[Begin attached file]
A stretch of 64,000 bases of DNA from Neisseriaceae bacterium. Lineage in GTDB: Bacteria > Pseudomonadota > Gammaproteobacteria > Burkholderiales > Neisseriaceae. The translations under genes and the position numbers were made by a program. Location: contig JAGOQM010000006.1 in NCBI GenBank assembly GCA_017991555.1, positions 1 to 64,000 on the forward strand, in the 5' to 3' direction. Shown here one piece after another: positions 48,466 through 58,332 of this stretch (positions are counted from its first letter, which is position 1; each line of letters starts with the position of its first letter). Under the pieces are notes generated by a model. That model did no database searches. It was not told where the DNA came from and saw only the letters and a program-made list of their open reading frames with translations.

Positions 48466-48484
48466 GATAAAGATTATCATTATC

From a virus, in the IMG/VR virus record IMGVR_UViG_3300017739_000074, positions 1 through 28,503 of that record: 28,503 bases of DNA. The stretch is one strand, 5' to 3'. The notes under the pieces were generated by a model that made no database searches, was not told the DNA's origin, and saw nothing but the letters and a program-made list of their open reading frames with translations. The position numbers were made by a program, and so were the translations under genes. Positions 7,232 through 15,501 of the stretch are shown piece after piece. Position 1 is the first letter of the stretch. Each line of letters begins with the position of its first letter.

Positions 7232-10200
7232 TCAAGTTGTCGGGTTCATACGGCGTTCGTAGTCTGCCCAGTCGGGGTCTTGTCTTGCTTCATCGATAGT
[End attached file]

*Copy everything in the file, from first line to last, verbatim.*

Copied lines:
A stretch of 64,000 bases of DNA from Neisseriaceae bacterium. Lineage in GTDB: Bacteria > Pseudomonadota > Gammaproteobacteria > Burkholderiales > Neisseriaceae. The translations under genes and the position numbers were made by a program. Location: contig JAGOQM010000006.1 in NCBI GenBank assembly GCA_017991555.1, positions 1 to 64,000 on the forward strand, in the 5' to 3' direction. Shown here one piece after another: positions 48,466 through 58,332 of this stretch (positions are counted from its first letter, which is position 1; each line of letters starts with the position of its first letter). Under the pieces are notes generated by a model. That model did no database searches. It was not told where the DNA came from and saw only the letters and a program-made list of their open reading frames with translations.

Positions 48466-48484
48466 GATAAAGATTATCATTATC

From a virus, in the IMG/VR virus record IMGVR_UViG_3300017739_000074, positions 1 through 28,503 of that record: 28,503 bases of DNA. The stretch is one strand, 5' to 3'. The notes under the pieces were generated by a model that made no database searches, was not told the DNA's origin, and saw nothing but the letters and a program-made list of their open reading frames with translations. The position numbers were made by a program, and so were the translations under genes. Positions 7,232 through 15,501 of the stretch are shown piece after piece. Position 1 is the first letter of the stretch. Each line of letters begins with the position of its first letter.

Positions 7232-10200
7232 TCAAGTTGTCGGGTTCATACGGCGTTCGTAGTCTGCCCAGTCGGGGTCTTGTCTTGCTTCATCGATAGT